A mark recapture estimate works by sampling a given population and marking all fish caught (event #1) and then resampling, or catching the same fish a second time (event #2) and examining them for the presence of marks or tags placed during event #1. Expanding the number of fish marked in event #1 by the percentage found to be marked in event #2 allows us to estimate the inriver abundance.
The Alaska Department of Fish and Game, Division of Sport Fish will conduct studies regarding juvenile Chinook salmon in the Nushagak River drainage as there is currently very little information available. Work was conducted during the fall of 2013 to test capture techniques and document the presence and size of juvenile Chinook salmon during August. Sampling occurred in the west fork of the lower Nushagak River, the Nushagak River below Portage Creek and in the Iowithla River. The Iowithla River is the lowest major tributary of the drainage that supports spawning Chinook salmon. Catch rates of juvenile Chinook and coho salmon were higher in the Iowithla River than the mainstem of the Nushagak River. This indicates that juvenile salmon are likely more abundant in the tributaries and headwaters of the drainage where finer scale habitat such as riffles and woody debris are more common. Due to the large scale of the Nushagak drainage it may not be logistically possible to adequately sample juvenile salmon during the fall.
Additional feasibility work is scheduled for the spring of 2014. This work will consist of beach seining and minnow trapping the lower Nushagak River below Portage Creek to capture Chinook salmon smolt as they migrate from the drainage. Beach seines and minnow traps have been used for many years to capture out migrating Chinook salmon smolt on several rivers of southeast Alaska. At this time it is unknown when and how many Chinook salmon smolt migrate out of the Nushagak River. The Nushagak River is ice covered in the winter and usually becomes ice free during May. It is possible that smolt begin to migrate while ice covers the river. Work conducted during the spring will help the department determine if smolt begin migrating under the ice and if large enough numbers can be captured to conduct future smolt assessment research. Project operational plans will be published online annually to outline project methods, results, and data analysis.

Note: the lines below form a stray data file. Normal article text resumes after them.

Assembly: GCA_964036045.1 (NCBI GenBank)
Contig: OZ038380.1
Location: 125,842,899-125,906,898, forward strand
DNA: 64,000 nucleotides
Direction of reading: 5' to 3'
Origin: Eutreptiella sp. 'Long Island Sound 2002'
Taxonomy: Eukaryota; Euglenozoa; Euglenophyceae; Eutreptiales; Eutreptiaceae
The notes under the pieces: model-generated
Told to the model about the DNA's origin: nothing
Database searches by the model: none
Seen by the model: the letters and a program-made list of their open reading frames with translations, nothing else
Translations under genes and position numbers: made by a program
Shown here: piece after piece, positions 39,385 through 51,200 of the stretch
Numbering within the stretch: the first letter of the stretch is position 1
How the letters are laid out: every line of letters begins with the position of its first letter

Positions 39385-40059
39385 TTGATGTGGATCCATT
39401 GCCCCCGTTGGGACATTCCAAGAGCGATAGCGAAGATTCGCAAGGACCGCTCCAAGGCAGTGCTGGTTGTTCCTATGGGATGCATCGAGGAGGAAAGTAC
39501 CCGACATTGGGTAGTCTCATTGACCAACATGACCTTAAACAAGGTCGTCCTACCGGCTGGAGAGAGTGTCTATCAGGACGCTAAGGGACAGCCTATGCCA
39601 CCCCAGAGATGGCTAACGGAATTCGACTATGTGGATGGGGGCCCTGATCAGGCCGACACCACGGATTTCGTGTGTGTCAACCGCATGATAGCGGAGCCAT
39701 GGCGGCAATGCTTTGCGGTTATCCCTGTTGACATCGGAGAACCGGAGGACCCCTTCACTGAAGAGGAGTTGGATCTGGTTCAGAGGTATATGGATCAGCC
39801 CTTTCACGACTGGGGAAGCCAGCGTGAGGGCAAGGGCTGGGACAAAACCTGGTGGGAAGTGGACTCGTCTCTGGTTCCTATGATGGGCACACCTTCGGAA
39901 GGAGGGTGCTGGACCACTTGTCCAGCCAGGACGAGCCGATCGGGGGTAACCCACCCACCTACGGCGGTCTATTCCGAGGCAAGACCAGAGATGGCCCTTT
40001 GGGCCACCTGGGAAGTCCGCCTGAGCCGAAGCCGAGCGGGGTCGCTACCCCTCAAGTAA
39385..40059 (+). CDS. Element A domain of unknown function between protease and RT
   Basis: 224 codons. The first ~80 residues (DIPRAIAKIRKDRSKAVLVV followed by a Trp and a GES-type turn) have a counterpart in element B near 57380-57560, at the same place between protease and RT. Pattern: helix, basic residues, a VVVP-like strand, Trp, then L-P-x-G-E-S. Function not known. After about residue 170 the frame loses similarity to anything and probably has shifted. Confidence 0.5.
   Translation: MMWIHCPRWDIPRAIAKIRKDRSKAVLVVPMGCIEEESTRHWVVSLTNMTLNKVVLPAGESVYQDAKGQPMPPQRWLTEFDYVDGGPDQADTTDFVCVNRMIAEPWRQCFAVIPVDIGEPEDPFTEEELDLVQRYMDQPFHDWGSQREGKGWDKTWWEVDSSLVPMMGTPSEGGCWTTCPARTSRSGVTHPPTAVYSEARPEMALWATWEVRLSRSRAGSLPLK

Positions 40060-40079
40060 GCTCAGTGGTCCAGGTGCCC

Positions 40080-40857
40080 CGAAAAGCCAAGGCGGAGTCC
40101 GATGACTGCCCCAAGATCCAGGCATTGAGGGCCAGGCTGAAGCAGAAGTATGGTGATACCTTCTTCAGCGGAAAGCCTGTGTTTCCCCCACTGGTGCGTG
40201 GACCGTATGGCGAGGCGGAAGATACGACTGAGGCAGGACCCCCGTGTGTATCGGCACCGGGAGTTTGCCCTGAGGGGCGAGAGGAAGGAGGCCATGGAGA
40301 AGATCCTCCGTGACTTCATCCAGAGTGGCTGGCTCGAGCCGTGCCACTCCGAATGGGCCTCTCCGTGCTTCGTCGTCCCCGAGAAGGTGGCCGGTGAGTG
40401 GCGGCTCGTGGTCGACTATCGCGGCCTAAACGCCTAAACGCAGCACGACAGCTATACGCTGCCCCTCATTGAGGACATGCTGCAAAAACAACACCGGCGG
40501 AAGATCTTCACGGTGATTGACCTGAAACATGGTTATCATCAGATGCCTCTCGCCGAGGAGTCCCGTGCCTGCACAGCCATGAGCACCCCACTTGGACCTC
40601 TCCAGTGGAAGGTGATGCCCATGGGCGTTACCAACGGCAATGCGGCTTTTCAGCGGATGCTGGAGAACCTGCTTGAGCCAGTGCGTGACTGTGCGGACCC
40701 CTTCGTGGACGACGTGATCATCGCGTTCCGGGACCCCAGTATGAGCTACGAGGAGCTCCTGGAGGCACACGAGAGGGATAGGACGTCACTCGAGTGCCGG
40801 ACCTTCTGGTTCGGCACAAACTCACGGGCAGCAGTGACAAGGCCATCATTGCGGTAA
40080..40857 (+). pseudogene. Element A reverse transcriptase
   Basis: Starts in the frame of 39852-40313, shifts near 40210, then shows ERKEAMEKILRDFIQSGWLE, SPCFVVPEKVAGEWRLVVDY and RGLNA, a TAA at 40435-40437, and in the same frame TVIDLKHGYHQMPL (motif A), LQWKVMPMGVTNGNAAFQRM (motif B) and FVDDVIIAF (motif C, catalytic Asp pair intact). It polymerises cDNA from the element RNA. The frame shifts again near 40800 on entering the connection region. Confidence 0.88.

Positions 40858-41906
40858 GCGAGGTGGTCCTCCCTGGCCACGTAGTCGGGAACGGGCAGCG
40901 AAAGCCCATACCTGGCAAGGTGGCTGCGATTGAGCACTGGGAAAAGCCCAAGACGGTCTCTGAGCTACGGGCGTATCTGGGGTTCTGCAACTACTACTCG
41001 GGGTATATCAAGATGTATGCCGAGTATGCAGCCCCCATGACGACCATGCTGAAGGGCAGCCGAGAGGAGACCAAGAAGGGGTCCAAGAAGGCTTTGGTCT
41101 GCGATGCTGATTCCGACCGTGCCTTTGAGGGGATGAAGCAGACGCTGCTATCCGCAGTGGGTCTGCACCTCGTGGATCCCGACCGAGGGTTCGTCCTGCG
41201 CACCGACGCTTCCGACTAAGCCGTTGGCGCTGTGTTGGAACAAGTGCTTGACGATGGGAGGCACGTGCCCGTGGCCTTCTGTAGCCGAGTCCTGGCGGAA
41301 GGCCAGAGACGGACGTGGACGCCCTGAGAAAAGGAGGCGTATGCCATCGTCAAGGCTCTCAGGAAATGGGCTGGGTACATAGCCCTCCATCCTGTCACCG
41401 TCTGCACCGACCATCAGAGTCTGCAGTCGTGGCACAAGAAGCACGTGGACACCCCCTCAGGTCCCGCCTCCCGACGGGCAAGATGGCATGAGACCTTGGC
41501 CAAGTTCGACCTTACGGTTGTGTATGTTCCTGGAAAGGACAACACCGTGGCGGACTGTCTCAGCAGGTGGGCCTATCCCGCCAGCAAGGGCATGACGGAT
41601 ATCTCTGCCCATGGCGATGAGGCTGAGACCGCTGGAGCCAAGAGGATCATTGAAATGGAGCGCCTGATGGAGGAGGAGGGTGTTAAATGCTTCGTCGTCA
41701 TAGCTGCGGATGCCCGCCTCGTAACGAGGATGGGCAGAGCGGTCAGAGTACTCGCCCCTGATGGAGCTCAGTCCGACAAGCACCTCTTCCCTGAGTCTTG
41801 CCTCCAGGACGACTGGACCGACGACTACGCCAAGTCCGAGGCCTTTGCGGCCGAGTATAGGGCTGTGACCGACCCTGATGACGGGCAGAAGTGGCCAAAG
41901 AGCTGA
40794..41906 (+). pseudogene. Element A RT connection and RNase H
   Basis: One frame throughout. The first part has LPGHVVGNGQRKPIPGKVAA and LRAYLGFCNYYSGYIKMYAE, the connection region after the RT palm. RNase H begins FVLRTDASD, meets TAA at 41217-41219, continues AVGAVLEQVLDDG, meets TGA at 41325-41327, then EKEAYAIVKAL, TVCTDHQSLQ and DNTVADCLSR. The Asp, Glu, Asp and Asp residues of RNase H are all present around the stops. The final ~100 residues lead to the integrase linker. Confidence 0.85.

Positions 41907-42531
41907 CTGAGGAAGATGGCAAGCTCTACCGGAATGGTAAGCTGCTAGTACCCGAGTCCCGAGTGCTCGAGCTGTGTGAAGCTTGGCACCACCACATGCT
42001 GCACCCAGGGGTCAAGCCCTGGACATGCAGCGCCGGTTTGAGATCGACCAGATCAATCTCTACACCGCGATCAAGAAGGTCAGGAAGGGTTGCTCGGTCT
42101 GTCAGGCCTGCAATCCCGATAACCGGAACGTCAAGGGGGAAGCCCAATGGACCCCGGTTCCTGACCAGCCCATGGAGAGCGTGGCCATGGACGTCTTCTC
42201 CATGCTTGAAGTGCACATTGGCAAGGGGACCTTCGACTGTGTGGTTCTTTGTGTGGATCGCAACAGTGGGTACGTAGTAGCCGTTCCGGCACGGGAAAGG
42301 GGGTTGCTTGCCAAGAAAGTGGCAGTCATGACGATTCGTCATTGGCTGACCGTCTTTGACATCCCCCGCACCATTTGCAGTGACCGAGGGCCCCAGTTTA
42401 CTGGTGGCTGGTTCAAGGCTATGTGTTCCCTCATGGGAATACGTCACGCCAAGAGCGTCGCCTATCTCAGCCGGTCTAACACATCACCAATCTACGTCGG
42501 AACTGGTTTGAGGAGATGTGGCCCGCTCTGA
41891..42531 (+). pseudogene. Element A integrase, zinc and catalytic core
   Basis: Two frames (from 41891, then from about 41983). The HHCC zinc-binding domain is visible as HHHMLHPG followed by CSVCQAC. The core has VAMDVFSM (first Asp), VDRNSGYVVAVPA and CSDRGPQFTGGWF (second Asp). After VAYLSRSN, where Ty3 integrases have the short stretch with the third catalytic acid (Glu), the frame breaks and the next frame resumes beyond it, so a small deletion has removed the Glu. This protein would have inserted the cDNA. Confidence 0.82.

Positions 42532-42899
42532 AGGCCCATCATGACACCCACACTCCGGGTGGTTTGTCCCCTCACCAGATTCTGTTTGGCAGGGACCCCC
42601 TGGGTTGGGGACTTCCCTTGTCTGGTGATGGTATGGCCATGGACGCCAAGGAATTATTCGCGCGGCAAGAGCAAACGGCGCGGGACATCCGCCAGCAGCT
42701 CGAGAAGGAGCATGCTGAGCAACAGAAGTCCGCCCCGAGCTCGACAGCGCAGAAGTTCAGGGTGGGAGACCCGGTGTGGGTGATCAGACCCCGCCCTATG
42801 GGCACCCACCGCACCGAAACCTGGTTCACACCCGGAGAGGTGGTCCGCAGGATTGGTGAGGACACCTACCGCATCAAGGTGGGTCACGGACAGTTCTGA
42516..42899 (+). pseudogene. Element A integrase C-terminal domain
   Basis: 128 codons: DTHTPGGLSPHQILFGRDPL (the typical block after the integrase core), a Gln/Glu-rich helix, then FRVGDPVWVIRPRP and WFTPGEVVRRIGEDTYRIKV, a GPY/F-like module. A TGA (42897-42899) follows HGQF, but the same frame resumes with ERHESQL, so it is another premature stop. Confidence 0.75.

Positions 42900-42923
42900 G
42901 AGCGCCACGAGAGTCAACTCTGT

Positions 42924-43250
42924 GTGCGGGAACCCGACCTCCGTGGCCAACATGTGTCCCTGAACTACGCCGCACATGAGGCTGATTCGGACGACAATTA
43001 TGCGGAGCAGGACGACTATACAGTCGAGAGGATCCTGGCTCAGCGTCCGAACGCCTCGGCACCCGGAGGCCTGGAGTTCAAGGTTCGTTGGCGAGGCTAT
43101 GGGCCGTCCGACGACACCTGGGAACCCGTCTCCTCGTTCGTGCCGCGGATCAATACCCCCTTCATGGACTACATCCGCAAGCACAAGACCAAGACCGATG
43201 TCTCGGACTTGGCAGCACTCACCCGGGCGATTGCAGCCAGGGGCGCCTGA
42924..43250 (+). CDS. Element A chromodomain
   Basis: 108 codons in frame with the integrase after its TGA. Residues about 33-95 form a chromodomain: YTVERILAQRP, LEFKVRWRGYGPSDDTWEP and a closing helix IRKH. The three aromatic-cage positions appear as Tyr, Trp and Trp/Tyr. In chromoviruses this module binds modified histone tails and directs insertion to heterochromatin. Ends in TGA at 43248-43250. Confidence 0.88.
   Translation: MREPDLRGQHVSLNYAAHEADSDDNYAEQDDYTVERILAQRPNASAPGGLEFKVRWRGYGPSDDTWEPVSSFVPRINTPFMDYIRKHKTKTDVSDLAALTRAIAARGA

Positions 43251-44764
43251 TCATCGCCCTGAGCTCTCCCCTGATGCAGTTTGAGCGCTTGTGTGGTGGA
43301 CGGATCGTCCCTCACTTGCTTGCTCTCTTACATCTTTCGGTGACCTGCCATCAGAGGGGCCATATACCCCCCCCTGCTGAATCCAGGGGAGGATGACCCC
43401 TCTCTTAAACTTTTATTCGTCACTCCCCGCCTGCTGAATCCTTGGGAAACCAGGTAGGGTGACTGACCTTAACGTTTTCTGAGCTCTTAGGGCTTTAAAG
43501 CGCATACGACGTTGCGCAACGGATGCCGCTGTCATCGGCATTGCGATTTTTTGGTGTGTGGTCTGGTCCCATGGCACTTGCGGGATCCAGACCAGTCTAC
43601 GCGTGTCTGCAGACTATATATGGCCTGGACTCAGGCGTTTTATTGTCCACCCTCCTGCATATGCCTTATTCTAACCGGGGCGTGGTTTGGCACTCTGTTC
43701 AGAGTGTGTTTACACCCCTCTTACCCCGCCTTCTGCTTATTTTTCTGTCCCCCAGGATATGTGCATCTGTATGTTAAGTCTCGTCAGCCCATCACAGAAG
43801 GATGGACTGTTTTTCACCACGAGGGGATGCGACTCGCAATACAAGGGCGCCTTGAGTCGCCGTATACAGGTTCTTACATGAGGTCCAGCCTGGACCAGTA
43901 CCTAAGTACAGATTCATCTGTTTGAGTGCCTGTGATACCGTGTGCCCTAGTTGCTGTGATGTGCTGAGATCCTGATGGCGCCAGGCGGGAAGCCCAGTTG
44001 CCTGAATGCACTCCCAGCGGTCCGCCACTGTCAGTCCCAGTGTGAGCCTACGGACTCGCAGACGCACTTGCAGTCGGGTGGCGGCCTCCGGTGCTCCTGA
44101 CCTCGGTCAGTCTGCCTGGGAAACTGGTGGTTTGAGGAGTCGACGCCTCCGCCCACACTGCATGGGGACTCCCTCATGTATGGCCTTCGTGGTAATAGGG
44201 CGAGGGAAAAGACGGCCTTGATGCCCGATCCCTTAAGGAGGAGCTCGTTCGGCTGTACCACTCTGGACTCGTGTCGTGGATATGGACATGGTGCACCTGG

Coded wire tagging large numbers of juvenile Chinook salmon combined with adult spawning abundance estimates have provided valuable information regarding Chinook salmon stocks for multiple rivers in southeast Alaska. Information obtained from these studies includes estimates of parent year production, harvest from varied fisheries, smolt abundance, and marine survival. The department is considering a coded wire tagging study on the Nushagak River drainage to estimate some of these currently unknown parameters. However, before a project of this magnitude is attempted the feasibility of capturing juvenile Chinook salmon and outmigrating smolt from the Nushagak River must be assessed. Capturing juvenile Chinook salmon with baited minnow traps during the fall is a common strategy. In general, the upper reaches of drainages are targeted during the fall as juvenile salmon are rearing in smaller scale tributaries. The other strategy is the tagging of out migrating Chinook salmon smolt during the spring, which is commonly done on the lower reaches of drainages as smolt migrate out of the drainage. It is unknown which strategy will be most productive on the Nushagak River. If deemed feasible, Chinook salmon juveniles will be marked with adipose fin clips and given a coded wire tag. Later, as returning adults, samples will be taken to determine the fraction of Nushagak River Chinook salmon that possess adipose fin clips. This information in conjunction with total juvenile tagging numbers will be used to estimate juvenile abundance and when coupled with estimates of total run, estimates of marine survival will be made.
The Alaska Department of Fish and Game, Subsistence Section, is studying the local and traditional knowledge of Chinook salmon in the Nushagak River. Data, including harvest quantities, gear type, and location, will be collected on subsistence harvests of Nushagak River Chinook salmon through systematic post-season household surveys in four communities. Results will be used to supplement and evaluate harvest data from permit returns. Through participant observation and key respondent interviews in five communities, local and traditional knowledge will be recorded about potential environmental, climate-related, and other factors affecting Chinook salmon returns.